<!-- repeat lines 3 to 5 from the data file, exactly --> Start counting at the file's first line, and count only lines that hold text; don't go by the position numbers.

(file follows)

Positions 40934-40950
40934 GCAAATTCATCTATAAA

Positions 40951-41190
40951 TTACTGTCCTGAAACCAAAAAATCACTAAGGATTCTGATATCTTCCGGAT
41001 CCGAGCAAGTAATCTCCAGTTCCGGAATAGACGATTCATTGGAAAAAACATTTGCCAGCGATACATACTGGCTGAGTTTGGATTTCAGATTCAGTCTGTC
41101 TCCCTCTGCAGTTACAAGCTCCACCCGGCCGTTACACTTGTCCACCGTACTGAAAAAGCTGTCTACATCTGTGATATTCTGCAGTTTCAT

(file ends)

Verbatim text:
Positions 40951-41190
40951 TTACTGTCCTGAAACCAAAAAATCACTAAGGATTCTGATATCTTCCGGAT
41001 CCGAGCAAGTAATCTCCAGTTCCGGAATAGACGATTCATTGGAAAAAACATTTGCCAGCGATACATACTGGCTGAGTTTGGATTTCAGATTCAGTCTGTC